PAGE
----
There are many kinds of basil available to grow and enjoy, but I’ve stuck with genovese basil, which is an old stand-by for us generation x’ers. It has been my faithful companion for many years, seeing me through every recipe, especially pesto, and more recently in herbarium cocktails.
What’s an herbarium, you say? You can find it online several places, but a fun tutorial can be found at The Drunken Botanist’s site.
Along with being a great flavor in cocktails, basil is rich in vitamin K, is an antioxidant, anti-inflammatory, and delivers other vitamins and health benefits. Yay! Something that tastes good and is good for you!
It’s getting cooler at night here in New England, so it’s time to harvest planted basil. I cut about 7 or 8 good size branches for dinner – it will make enough pesto for a box of rigatoni plus two servings. You don’t need much basil to make pesto, drinks, and anything else you’d like to make – it’s easy to grow and it is fragrant and delicious.
In years past I’ve bought seeds, grown many basil plants, and spent hours upon hours making it into basil. Having a freezer full of basil pesto was great during the winter, particularly since my son is nut allergic and we can’t use the ones they sell in stores. This year, though, I bought a single plant and it has given me cuttings for every recipe, every salad, every drink, and tonight, for pesto. It has been a faithful garden tenant and asks for little. Just a little water, it’s happy.
A brief detour. I made dinner for our friend Dean one night recently and we started our evening with cocktails. On being offered a small selection of choices, Dean chose the Herbarium. This one calls for a few things: St Germain (elderflower liquour – delicious), lime, cucumber, and basil. He sat at our kitchen island as I prepared them and remarked on the scent of the basil – he loved it. Rubbing it between his fingers, he asked could I make a bespoke fragrance that incorporates it? I’m still working on that (basil is best fresh but I’m sure there’s a way to capture it); it has a rich, fresh, peppery scent, so I understand his request.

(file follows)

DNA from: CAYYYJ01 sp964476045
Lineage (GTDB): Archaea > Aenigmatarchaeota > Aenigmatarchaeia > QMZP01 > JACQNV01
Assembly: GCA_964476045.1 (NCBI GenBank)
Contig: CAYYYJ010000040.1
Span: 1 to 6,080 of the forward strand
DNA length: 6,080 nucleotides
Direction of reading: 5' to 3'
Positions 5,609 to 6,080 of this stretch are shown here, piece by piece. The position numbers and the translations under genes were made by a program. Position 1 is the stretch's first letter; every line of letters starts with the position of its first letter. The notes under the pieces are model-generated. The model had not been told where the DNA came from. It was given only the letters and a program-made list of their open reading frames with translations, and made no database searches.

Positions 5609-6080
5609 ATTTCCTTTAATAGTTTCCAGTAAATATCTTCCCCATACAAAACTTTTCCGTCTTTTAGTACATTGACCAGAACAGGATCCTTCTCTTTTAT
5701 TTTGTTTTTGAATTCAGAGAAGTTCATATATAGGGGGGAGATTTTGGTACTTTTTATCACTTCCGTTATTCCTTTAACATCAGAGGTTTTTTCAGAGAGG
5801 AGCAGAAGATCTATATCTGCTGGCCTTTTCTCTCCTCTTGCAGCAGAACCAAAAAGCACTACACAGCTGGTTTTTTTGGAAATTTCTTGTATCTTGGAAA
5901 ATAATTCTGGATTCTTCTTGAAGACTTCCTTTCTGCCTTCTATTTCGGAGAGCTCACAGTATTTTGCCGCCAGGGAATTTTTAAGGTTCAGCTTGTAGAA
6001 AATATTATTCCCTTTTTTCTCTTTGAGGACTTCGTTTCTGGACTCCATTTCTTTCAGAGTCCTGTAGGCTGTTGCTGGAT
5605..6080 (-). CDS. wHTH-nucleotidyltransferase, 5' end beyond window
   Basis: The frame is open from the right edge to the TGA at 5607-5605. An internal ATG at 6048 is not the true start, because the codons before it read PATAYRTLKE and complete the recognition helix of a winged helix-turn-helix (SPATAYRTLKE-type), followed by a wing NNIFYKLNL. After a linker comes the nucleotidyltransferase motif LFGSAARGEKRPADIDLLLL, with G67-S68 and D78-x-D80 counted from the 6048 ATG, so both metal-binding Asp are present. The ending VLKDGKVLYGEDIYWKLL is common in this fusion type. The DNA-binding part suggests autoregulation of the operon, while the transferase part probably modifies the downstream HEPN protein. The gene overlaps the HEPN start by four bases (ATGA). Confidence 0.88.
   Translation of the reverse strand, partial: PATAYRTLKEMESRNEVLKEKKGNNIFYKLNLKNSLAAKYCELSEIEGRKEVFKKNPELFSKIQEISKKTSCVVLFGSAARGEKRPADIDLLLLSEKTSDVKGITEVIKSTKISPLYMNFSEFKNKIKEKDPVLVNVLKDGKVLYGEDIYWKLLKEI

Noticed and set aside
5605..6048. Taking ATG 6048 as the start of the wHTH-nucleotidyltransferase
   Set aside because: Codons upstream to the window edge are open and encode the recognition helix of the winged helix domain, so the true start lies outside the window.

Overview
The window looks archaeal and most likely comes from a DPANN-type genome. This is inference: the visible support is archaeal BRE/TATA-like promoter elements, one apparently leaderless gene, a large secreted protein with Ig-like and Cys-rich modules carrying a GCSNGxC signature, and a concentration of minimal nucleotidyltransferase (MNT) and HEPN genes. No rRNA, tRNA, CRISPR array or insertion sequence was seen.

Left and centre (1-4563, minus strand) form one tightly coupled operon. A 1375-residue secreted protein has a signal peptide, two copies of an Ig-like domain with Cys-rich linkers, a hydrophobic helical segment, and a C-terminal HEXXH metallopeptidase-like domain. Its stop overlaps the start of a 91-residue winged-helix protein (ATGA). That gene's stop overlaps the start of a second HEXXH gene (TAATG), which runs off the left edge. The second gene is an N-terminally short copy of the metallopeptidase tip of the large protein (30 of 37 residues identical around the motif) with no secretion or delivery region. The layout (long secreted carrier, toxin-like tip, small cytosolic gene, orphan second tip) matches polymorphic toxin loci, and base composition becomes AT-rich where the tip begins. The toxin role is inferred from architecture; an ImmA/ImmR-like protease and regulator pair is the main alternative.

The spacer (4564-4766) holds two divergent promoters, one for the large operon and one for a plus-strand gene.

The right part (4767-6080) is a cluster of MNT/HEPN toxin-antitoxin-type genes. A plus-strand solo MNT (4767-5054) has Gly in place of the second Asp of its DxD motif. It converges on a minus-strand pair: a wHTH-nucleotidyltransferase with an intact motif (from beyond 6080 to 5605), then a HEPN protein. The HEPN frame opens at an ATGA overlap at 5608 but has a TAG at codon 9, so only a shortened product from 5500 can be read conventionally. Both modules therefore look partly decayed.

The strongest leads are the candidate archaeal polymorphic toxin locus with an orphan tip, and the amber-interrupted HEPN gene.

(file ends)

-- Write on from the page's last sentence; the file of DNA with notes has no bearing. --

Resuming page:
And now back to the pesto. It’s easy to make with or without nuts. For that matter, the french make something very similar, Pistou, that omits the cheese and the nuts and focuses on the garlic and the basil. So you can make this sauce in whatever way you please. Here’s a variation recipe:
- fresh basil
- 2-4 bulbs of garlic, roasted.
- 1 Tbsp lemon juice
- parmesan or romano cheese
- olive oil
- salt and pepper.
- optional – pine nuts
Roast garlic by putting unpeeled bulbs in a toaster oven or toaster and toasting at 350 until the peels are starting to brown. Roasting the garlic really adds a warm, nutty flavor to the pesto that I love.
Peel and combine the garlic, basil, and olive oil in a blender or food processor and process until chopped. Adjust the olive oil for the thickness you’d like the pesto to have (you can always add more olive oil later).
Add salt and pepper to taste, cheese, lemon juice, and pine nuts, and blend again. You can add olive oil if the pesto is too thick. This will swirl right onto cooked pasta or chicken (or whatever you like to eat with pesto).
If you decide to make an herbarium, pesto, or other basil-focused recipe and want to share it, please do! I’d be happy to post comments with links!